The removal efficiencies of totalCOD decreased to approximately 50% and 60% with the recirculation of the effluent when OLR of 7.5 and 11.5 g totalCOD (L d)−1 was applied in R1 and R2, respectively. This was due to the increase in the amount of compounds that cannot be easily degraded with the subsequent recirculation of the effluent.

For a successful startup of the anaerobic treatment of vinasse from wine distillery, Wolmarans and Villers26 recommended the UASB reactor to be operated at an OLR of 4.0-8.0 g totalCOD (L d)−1 until 90% totalCOD removal is achieved, which will initiate the gradual increase of OLR. This result was similar to that of our work. However, other studies on sugarcane vinasse treatment in UASB reactors attained successful with COD removal at an efficiency below 90%,16,27 which resulted in an OLR up to 30 g totalCOD (L d)−1.16 This confirms that it is possible to increase the OLR, but the COD removal decreases, as occurred in UASB reactors (R1 and R2) with OLR above 7.5 g totalCOD (L d)−1.

The average values of TSS removal efficiency decreased from 64% to 38% in R1 and from 65% to 41% in R2 when OLR was increased from 0.2 to 7.5 g totalCOD (L d)−1 in R1 and from 0.2 to 11.5 g totalCOD (L d)−1 in R2 (Table 4). This decrease in TSS removal efficiency is due to wash out of the sludge in the reactors. This issue was solved by discarding 10% of the volume of sludge blanket of both reactors with an OLR of 5.0-7.5 g totalCOD (L d)−1.

Total and volatile solids in the sludge

TS concentration in the sludge of the UASB reactors (R1 and R2) increased with OLR (Figure 6A and B), indicating that there was an increase in the sludge blanket of the reactors.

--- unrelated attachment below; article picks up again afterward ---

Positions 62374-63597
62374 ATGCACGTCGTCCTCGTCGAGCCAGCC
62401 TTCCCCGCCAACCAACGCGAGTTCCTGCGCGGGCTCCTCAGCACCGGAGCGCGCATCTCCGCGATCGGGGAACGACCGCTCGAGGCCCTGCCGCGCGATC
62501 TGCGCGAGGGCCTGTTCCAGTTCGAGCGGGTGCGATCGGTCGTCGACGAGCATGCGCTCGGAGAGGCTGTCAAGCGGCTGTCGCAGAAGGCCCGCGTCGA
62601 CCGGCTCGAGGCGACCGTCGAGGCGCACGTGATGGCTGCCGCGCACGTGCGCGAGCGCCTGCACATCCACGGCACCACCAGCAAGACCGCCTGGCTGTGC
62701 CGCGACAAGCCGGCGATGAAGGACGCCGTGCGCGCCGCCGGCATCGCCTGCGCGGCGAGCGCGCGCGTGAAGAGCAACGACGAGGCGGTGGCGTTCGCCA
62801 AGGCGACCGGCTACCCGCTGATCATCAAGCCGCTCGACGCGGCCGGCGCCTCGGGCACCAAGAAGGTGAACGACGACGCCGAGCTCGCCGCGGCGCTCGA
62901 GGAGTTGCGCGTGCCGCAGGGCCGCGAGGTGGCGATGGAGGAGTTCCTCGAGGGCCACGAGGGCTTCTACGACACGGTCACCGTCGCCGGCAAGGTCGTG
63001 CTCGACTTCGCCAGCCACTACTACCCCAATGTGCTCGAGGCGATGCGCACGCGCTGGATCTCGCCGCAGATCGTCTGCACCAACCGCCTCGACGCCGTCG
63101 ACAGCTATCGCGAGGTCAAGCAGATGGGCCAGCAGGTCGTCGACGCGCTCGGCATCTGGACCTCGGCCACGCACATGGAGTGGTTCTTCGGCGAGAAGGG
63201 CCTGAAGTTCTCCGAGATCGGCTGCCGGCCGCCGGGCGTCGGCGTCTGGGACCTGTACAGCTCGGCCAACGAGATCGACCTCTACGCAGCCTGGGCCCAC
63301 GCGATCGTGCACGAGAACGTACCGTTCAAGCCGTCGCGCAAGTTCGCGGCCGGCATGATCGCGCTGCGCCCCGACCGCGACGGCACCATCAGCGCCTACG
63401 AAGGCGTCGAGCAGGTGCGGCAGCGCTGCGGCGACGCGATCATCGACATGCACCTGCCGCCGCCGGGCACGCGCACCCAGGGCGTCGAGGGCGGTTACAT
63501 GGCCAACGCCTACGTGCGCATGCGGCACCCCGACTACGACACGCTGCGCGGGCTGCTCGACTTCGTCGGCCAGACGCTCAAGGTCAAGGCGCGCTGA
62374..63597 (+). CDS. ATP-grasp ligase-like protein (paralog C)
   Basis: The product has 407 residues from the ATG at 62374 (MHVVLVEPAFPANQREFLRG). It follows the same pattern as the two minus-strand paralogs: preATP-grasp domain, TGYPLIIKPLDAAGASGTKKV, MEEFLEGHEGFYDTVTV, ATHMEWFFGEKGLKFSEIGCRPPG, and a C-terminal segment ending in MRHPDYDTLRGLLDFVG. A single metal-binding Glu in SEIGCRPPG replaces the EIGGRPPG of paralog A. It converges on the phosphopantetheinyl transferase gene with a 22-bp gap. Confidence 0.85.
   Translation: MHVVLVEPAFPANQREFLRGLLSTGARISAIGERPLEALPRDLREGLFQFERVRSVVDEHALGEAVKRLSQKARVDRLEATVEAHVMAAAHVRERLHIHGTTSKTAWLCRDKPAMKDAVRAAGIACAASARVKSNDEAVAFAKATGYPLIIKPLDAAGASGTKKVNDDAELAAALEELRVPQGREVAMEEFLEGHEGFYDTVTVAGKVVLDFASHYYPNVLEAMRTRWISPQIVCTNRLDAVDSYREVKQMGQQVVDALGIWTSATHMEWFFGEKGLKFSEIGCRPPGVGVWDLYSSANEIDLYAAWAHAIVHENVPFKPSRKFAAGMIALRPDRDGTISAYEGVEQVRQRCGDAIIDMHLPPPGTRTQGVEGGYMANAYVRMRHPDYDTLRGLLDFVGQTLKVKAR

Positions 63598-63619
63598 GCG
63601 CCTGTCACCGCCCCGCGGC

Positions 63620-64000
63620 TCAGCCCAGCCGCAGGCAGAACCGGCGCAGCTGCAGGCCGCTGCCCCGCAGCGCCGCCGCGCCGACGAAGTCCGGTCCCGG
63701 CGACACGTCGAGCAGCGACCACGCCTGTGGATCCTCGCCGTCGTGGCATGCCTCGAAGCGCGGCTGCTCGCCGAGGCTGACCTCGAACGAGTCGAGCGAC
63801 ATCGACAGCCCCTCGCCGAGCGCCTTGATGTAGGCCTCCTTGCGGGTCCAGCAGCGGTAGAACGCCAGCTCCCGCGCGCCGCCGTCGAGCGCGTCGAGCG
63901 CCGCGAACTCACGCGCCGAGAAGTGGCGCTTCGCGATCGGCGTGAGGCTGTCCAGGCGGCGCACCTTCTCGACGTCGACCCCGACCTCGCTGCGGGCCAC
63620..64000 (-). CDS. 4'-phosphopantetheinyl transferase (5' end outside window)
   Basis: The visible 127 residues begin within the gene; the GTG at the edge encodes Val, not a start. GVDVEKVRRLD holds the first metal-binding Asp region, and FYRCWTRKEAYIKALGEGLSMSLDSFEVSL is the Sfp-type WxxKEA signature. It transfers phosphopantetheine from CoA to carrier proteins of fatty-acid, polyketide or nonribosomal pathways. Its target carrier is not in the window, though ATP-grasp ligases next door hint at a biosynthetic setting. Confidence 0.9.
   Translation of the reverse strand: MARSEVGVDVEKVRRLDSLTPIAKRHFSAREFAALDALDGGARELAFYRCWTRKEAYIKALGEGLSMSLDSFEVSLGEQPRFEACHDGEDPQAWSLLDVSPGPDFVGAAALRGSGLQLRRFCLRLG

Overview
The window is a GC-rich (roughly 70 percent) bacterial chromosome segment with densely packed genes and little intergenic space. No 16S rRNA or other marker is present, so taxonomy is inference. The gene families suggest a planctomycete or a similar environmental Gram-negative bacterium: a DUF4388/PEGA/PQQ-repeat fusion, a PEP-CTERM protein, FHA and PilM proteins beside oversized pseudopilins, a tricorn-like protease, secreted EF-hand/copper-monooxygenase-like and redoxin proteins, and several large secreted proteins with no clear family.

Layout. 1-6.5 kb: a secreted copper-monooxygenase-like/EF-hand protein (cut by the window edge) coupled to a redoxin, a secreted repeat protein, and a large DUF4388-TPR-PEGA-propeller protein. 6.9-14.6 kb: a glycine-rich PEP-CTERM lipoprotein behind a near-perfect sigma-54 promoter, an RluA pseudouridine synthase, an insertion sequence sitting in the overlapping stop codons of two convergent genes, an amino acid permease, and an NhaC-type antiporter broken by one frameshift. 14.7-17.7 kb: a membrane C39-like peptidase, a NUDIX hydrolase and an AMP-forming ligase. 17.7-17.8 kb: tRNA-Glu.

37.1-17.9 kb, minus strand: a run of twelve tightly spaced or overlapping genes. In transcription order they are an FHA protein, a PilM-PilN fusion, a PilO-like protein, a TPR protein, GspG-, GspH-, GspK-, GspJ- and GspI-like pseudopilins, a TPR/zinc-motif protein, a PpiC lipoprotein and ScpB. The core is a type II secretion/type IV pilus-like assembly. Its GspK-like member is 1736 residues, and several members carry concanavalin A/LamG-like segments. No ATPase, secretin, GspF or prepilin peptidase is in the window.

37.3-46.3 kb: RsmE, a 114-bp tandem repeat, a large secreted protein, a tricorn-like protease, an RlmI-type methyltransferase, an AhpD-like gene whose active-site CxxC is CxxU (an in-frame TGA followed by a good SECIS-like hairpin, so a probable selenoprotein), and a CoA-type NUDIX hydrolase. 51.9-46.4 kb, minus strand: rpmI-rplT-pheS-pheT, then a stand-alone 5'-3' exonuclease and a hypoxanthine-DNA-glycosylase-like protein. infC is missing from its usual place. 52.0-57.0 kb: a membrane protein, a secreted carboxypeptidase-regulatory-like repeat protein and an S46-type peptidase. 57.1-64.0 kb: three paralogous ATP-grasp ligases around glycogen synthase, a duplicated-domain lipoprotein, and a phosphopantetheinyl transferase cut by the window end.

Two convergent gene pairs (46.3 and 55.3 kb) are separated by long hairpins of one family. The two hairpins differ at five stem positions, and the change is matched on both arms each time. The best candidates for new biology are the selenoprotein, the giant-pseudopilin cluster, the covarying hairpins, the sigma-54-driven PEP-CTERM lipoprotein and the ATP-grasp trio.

Figure 6 Concentration of total solids (TS) in the sludge collected at the points shown in Figure 1 as a function of the organic loading rate (OLR) applied in the UASB reactors (R1 and R2) treating vinasse. (A) R1 and (B) R2. 

In R1, TS concentration in the sludge increased from 49 to 75 g L−1, 41 to 72 g L−1, 31 to 55 g L−1, 5 to 28 g L−1 and 5 to 30 g L−1 at collection points P1, P2, P3, P4, and P5, respectively, and with an OLR of 0.2-7.5 g totalCOD (L d)−1(Figure 6A).

In R2, TS concentration in the sludge increased from 45 to 70 g L−1, 42 to 68 g L−1, 31 to 45 g L−1 and 5 to 25 g L−1 at collection points P1, P2, P3, and P4, respectively, and with an OLR of 0.2-11.5 g totalCOD (L d)−1 (Figure 6B).

The decrease in TS concentration in the sludge from both reactors at collection points P3 and P4 is due to the disposal of excess sludge (10% of the volume of the sludge blanket). This prevented VSS wash out with the effluent and was performed with an OLR of 5.0-7.5 g totalCOD (L d)−1.

The ratio of volatile and total solids (VS/TS) in the sludge from the UASB reactors ranged from 0.54 to 0.76 (Table 5). These values indicate the predominance of organic matter in the sludge, and thus the presence of microorganisms, as confirmed by intensive conversion of totalCOD removed into methane (Table 6).

Table 5 Average values of the ratio of VS/TS in the sludge, OLS and OLR during the operation of the UASB reactors (R1 and R2) for vinasse treatment. 

Attributes R1 R2
OLR (g totalCOD (L d)−1) 0.2–2.5 2.5–5.0 5.0–7.5 7.5 0.2–2.5 2.5–5.0 5.0–7.5 7.5–11.5 11.5
Operation days (0–115) (116–147) (148–186) (187–229) (0– 115) (116–147) (148–172) (173–193) (193–229)
VS/TS 0.67 0.74 0.68 0.75 0.65 0.75 0.73 0.69 0.74
vc 19 2 14 4 20 1 0 2 2
VS/TS 0.58 0.76 0.68 0.71 0.56 0.71 0.74 0.66 0.76
vc 13 0 15 2 1 6 0 5 1
VS/TS 0.63 0.73 0.68 0.69 0.58 0.69 0.74 0.61 0.65
vc 1 3 13 11 3 8 0 7 0
VS/TS 0.58 0.64 0.68 0.66 0.57 0.55 0.63 0.54 0.63
vc 18 18 4 11 24 6 0 2 4
VS/TS 0.58 0.56 0.59 0.53
vc 14 4 7 28
OLS (g tot COD (g VS d) −1 ) 0.16 0.27 0.38 0.42 0.15 0.27 0.34 0.68 0.67

OLR, organic loading rate; OLS, organic load in the sludge; VS, volatile solids; TS, total solids; vc, variation coefficient (%). P1, point 1 (bottom); P2, point 2; P3, point 3; P4, point 4; P5, point 5 (top), as shown in Figure 1.

Table 6 Average values of OLR, volumetric and specific methane production, and mass balance for conversion of removed totalCOD into methane during operation of UASB reactors (R1 and R2) for vinasse treatment.